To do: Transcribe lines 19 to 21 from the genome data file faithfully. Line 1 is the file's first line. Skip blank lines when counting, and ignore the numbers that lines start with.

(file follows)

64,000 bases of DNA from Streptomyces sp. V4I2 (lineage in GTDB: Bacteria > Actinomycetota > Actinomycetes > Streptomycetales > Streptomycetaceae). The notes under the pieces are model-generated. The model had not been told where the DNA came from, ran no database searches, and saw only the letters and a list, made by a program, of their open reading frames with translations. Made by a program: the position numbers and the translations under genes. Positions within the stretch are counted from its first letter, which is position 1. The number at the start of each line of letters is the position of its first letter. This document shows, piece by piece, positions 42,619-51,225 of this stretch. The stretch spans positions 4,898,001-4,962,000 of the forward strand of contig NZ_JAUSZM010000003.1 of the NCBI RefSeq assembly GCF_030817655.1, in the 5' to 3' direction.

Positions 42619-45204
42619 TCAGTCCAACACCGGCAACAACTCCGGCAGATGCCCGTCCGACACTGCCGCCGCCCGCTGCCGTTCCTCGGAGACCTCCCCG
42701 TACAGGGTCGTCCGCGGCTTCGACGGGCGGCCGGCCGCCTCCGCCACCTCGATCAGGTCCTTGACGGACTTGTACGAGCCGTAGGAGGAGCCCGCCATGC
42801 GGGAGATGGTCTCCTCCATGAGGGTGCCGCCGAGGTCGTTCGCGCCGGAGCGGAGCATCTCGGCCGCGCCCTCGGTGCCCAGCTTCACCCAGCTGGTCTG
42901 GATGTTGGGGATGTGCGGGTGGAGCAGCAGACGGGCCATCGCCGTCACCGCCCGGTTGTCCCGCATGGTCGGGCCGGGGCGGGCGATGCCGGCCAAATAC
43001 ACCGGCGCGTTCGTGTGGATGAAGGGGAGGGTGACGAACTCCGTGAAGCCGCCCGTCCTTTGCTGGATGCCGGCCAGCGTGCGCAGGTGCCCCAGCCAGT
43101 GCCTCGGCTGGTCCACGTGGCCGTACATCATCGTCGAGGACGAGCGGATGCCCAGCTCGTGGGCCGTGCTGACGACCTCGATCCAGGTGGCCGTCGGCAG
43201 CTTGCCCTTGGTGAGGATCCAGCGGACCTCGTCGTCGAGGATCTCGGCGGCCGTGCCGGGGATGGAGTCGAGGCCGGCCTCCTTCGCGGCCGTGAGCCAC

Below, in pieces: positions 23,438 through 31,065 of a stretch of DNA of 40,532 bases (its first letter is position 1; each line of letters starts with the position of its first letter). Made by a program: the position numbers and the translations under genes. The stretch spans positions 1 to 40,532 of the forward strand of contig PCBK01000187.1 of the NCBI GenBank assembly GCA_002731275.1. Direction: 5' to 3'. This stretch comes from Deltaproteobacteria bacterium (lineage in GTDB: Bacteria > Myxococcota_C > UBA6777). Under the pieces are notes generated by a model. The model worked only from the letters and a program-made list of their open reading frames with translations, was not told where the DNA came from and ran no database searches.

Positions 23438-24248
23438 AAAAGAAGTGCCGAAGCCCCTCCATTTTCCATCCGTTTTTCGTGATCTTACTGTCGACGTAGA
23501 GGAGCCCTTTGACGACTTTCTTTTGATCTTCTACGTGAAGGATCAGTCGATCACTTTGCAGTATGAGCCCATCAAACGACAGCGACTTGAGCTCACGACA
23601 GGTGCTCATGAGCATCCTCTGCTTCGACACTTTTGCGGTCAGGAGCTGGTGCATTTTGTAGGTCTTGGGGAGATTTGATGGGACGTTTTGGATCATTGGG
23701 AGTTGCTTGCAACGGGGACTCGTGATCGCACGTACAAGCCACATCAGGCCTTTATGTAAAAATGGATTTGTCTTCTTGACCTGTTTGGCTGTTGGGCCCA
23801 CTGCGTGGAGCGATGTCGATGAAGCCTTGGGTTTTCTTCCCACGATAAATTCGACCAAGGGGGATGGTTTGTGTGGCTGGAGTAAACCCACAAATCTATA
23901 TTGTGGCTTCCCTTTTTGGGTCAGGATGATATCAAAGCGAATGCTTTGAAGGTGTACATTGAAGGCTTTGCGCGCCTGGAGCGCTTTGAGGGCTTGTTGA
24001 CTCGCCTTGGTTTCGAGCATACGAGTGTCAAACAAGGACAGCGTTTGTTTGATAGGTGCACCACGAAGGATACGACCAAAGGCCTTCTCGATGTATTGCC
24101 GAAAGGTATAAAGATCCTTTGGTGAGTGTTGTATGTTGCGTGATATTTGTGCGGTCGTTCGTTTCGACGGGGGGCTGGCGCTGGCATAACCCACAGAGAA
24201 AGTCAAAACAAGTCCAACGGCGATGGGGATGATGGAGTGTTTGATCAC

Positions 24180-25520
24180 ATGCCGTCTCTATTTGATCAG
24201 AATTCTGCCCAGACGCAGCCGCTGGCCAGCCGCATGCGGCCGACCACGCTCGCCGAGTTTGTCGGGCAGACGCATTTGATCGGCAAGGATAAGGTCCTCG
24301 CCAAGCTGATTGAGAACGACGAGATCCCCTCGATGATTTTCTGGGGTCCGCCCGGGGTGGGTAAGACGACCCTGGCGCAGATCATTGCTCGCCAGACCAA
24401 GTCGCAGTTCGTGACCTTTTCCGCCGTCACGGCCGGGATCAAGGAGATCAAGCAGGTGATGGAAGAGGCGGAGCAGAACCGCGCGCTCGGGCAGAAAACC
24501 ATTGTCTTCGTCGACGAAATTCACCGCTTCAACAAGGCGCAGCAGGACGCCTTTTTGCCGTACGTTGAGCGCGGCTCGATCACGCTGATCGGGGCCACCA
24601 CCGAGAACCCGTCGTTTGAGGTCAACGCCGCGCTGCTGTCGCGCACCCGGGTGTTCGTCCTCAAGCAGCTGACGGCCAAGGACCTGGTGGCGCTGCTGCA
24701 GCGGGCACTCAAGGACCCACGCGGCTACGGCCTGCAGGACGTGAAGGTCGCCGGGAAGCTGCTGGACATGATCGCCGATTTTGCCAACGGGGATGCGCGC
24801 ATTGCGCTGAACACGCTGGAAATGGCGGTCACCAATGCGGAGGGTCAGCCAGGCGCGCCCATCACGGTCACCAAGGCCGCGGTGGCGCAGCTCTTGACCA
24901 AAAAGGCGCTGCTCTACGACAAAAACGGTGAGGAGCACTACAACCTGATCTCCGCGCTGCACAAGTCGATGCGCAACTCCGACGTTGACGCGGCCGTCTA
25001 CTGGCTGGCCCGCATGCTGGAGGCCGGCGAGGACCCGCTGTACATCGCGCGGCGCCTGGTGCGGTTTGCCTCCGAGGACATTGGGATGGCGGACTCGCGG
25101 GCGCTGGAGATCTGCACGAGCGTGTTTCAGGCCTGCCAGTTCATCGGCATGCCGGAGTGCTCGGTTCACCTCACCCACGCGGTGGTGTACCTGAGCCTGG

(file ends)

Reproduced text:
24101 GAAAGGTATAAAGATCCTTTGGTGAGTGTTGTATGTTGCGTGATATTTGTGCGGTCGTTCGTTTCGACGGGGGGCTGGCGCTGGCATAACCCACAGAGAA
24201 AGTCAAAACAAGTCCAACGGCGATGGGGATGATGGAGTGTTTGATCAC

Positions 24180-25520